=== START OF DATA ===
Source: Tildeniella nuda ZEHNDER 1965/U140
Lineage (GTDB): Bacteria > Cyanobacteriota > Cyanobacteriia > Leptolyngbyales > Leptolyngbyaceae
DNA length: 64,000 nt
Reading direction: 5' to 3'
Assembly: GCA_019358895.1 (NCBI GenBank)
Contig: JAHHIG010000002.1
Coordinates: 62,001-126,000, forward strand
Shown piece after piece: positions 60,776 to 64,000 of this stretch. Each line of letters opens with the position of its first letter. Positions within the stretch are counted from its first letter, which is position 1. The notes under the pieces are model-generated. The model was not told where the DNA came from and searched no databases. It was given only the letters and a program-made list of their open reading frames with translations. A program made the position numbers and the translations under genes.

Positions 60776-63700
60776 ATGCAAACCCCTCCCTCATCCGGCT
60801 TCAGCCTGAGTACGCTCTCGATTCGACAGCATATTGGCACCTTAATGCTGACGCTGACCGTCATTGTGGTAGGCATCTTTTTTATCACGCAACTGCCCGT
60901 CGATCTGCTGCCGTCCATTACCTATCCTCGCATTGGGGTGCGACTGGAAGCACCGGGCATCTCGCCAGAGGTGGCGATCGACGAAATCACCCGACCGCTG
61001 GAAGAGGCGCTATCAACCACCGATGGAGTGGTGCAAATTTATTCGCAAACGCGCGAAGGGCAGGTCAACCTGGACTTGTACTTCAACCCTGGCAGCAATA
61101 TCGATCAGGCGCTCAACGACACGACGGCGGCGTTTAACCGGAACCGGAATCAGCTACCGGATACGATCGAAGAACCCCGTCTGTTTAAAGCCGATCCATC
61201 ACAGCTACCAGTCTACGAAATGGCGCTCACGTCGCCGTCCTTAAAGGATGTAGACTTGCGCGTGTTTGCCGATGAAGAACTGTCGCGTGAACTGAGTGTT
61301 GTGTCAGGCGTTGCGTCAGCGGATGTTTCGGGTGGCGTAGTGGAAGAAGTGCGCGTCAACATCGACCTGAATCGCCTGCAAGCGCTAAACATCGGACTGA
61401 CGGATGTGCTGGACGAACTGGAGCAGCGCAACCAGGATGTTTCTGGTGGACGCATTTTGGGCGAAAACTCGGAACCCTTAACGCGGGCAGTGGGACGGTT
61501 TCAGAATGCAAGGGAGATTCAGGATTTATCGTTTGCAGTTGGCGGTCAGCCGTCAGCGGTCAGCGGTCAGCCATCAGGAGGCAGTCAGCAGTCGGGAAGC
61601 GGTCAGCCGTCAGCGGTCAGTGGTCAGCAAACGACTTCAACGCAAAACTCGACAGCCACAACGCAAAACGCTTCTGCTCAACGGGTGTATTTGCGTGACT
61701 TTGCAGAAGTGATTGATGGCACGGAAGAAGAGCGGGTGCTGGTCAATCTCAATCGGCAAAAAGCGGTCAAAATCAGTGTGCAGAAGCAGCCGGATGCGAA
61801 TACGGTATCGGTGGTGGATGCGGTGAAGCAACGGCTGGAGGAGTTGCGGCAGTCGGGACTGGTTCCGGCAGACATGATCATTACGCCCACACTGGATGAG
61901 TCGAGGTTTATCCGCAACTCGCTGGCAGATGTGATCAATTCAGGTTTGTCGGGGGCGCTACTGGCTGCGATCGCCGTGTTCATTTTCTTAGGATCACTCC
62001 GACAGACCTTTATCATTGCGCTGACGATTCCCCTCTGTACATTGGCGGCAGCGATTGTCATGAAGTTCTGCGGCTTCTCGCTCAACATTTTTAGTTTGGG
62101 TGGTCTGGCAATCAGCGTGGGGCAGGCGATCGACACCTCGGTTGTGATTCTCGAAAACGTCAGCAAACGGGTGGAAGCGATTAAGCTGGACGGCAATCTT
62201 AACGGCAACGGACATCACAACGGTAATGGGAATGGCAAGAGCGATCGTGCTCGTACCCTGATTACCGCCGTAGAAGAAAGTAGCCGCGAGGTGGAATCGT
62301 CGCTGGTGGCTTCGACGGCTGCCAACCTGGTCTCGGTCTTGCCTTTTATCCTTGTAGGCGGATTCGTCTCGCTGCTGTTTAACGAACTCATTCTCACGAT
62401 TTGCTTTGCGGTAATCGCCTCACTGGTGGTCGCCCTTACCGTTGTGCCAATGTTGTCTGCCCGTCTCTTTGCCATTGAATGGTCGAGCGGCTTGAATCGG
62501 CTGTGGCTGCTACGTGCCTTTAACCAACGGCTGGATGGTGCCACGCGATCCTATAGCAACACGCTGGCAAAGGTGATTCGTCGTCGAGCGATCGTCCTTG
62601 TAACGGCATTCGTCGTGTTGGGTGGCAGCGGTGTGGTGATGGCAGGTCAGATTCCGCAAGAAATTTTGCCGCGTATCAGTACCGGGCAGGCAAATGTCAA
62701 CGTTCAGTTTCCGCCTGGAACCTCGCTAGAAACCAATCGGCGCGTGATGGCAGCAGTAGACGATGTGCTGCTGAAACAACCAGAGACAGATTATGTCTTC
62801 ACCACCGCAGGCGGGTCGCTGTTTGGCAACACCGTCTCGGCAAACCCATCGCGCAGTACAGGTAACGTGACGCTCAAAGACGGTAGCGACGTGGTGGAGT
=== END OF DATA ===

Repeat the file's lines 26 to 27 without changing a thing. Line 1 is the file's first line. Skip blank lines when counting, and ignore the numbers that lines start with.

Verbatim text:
62301 CGCTGGTGGCTTCGACGGCTGCCAACCTGGTCTCGGTCTTGCCTTTTATCCTTGTAGGCGGATTCGTCTCGCTGCTGTTTAACGAACTCATTCTCACGAT
62401 TTGCTTTGCGGTAATCGCCTCACTGGTGGTCGCCCTTACCGTTGTGCCAATGTTGTCTGCCCGTCTCTTTGCCATTGAATGGTCGAGCGGCTTGAATCGG